Wednesday, July 17, 2019

Not Sure I Want What’s Beyond Meat

I’m pretty worried about the environment. Ticks don’t die over the winter anymore. I haven’t been off of Allegra in eighteen months because allergens don’t ever take a break. Weather is more extreme, more weird.

I’ve been looking for ways to do my part. The family switched to cloth napkins. I’m cleaning the house with baking soda, vinegar, and Dawn dish detergent. We’re trying to buy less single-use plastic. I even went “no-poo” for at least partly environmental reasons.

Every measure seems to have a litany of unintended consequences, not the least of which is the feeling that it doesn’t make any difference. Even if I could succeed at zero waste, aren’t I just prioritizing the elimination of garbage over the preservation of clean water? It’s pretty easy to turn in climate change anxiety circles.

A Beyond Meat burger fixed up with American cheese,
ketchup, and pickles.
Even so, I was intrigued this spring by Beyond Meat. It’s made of peas. Since I don’t do well with soy, I figured I’d never succeed with any plant-based burger alternative. But here was this miracle “meat” at my very own local grocery store with rave reviews filling my Google news feed.

I bought a two-pack of burgers and a bag of “meat crumbles” just before Beyond Meat’s IPO. The crumbles were already marked down with a little sticker indicating the product had been discontinued. I’d have bought more than one pack at $1.37, but there was only one bag left. The burgers set me back $5.99.

Both products were already frozen. I popped the burgers into the freezer at home and used the “meat” crumbles in a lasagna that very night.

The lasagna was not good. It was edible, but both the texture and the taste of the “meat” was nothing like the real thing. It had a foul aftertaste and put a note of chemical or maybe mold into the dish.

The experience made me less than excited to try the burgers.

Memorial Day weekend is made for burgers. Even in experiencing our own isolated lazy weekend we could smell grilled meat wafting by from neighborhood cookouts. A look in our own freezer revealed one frozen Angus patty and those two Beyond Meat burgers.

My husband grilled them. He manages all of the cooking on our propane grill since I fight for women’s equality while simultaneously fearing death by backyard grill explosion. I stayed inside and peeled potatoes, doing an admirable job of timing batches of fries in the Fry Daddy to be ready when the burgers were done.

Tim brought in the Angus patty first. We’d decided that my un-foodventurous daughter should have the “normal” burger just in case.

“I think you’d better come look at these,” he said.
“Is it going that well?”
“Are they done? They’re sort of gelatinous.”
“Maybe they’re taking longer because they were frozen.”

The Beyond Meat burger patty was at odds with our propane grill.
The grilling experience was nothing like preparing a slab of Angus.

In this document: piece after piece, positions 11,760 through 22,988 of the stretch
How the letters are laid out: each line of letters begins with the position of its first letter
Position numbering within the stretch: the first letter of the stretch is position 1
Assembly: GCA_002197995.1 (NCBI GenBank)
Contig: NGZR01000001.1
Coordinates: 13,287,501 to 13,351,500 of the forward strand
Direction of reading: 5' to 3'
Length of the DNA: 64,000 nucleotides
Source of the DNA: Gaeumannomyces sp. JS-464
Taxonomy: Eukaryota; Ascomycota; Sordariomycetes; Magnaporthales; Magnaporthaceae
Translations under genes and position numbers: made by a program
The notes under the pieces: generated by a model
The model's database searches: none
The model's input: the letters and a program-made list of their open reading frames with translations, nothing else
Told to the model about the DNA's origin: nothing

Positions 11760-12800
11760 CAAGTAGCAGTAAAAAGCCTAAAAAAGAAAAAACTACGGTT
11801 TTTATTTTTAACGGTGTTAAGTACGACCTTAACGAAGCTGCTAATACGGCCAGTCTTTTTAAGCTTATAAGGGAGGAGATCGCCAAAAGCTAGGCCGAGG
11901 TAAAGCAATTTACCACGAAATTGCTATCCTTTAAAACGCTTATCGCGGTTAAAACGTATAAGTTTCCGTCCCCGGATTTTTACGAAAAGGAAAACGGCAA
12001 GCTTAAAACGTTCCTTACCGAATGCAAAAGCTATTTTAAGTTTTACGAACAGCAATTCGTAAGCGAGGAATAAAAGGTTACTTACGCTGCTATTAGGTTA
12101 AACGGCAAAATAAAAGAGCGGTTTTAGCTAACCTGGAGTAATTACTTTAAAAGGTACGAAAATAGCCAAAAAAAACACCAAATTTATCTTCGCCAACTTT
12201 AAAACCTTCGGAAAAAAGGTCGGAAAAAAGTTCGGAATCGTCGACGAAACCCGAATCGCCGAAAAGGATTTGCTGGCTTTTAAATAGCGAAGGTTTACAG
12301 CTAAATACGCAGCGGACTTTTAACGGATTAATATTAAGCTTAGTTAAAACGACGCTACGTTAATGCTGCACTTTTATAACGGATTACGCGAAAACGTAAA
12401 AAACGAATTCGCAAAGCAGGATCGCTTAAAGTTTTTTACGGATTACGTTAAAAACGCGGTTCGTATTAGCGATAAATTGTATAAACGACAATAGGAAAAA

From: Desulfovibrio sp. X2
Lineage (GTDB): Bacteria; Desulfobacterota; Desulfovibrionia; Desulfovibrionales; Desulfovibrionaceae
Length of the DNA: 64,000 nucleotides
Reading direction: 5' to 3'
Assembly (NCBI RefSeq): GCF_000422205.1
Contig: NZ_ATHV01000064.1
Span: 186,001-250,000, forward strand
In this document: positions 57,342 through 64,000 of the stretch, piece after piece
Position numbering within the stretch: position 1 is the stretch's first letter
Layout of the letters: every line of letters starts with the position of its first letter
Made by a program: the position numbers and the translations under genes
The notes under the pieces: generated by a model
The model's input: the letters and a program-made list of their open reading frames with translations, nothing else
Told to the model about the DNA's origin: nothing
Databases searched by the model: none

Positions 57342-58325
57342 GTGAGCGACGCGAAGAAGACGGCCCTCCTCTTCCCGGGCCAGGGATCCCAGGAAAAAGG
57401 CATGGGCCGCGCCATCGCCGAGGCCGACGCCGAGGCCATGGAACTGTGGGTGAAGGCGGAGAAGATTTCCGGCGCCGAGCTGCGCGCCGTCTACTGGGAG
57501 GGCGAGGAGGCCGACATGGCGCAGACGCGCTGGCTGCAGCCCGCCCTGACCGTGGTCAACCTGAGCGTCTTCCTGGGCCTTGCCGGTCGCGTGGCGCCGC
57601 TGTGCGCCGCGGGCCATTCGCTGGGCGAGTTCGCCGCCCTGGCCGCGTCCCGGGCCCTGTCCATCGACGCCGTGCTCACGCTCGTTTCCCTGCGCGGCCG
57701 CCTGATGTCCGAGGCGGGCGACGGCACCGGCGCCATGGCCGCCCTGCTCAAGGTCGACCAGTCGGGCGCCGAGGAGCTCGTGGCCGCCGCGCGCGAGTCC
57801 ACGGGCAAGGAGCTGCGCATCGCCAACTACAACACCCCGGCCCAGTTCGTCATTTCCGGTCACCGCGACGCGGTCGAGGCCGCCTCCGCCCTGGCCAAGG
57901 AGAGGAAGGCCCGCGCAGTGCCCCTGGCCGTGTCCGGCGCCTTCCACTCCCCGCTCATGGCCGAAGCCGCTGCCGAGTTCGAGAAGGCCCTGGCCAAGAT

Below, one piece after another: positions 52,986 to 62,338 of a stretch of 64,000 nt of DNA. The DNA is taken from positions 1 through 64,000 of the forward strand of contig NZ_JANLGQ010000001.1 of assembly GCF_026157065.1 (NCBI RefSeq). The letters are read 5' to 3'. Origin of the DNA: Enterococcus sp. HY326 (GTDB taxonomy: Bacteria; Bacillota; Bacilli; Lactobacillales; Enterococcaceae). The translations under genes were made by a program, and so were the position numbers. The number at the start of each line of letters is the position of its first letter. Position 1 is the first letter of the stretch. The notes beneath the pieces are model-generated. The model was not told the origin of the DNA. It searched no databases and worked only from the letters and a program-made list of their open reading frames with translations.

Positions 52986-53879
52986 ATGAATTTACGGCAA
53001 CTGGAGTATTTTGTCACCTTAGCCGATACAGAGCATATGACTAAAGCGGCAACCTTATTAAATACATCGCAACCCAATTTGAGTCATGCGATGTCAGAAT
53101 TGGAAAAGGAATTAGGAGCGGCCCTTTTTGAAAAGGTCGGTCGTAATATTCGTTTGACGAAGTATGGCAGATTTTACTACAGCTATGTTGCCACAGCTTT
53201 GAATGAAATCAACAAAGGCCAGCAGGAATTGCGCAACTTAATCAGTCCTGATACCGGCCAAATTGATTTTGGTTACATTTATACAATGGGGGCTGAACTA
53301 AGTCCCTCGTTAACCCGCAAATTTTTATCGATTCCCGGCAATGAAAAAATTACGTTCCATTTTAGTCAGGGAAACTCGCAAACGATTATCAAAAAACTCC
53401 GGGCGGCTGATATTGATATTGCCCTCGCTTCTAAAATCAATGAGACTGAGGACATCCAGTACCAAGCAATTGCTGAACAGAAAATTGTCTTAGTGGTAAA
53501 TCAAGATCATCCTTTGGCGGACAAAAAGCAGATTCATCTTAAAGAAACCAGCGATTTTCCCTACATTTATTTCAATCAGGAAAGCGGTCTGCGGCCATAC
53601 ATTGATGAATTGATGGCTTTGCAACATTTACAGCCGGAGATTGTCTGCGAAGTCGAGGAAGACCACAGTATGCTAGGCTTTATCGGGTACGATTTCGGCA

We decided they had to be done. They looked on the verge of burning into hockey pucks. Are they even flammable? It was then that the smell hit us. Burning rubber with a note of industrial chemical, not the delightful odor our neighbor’s cookout was producing.

Here the patties demonstrate how they don't retain enough heat to
melt the cheese.
“Well,” I said. “That smell has done in my appetite. If we can’t eat it I don’t think I’ll need anything else for dinner.”
“Try yours first and let me know if it’s edible,” my husband said.

My hero.

The first bite wasn’t bad at all. It felt like ground meat in my mouth and what does beef even taste like? Nothing really. I forged ahead. Tim bit into his burger.

“Not inedible,” he proclaimed.

He finished his burger, but as I approached the three-quarter mark of my own I began to taste that smell.

That smell does not taste good.

My progress slowed and suddenly I could hear all the times I’d told my finicky daughter to “just eat it like it’s medicine.” But I couldn’t get it down. It might be the medicine to save all of humanity, but I couldn’t finish it.

This is a picture my daughter insisted should never have been taken.
Contemplating Beyond Meat
(Not how I look when I'm enjoying my dinner.)


There’s some debate amid the glowing Beyond Meat reviews that hyper commercialized super processed almost meat is a detour down the wrong road. I thought about that a lot in the days between eating a crummy lasagna and struggling to get the taste of burnt tire out of my mouth. We’re trained from a young age as Americans to be good consumers. Not that we vote with our dollars for particularly good causes but that we perform an almost patriotic duty by shopping as much as possible. And now that eco-friendly movements are entering the local supermarket in the form of these new-age veggie burgers we can do our duty to God and country and feel like we’re eating Angus while playing at being Vegan.


If only it were so simple.

In the end, my experience with Beyond Meat was a personal call to consider how often I really need beef. Local beef raised on the farm down the road must be better overall than a processed, overpackaged patty.

We've had actual burgers that came from cows about once a week since Memorial Day. My daughter, even after being spared a personal Beyond Meat experience, won't eat them anymore. She is now totally disgusted by hamburgers. So perhaps Beyond Meat has done something to help the planet, it's causing us to grill at least one beef patty less.


**Note: I did a lot of Google searching to determine what went wrong with these patties. As far as I can tell, we followed the package instructions, you're supposed to be able to freeze the patties, and these things just aren't going to work for us.***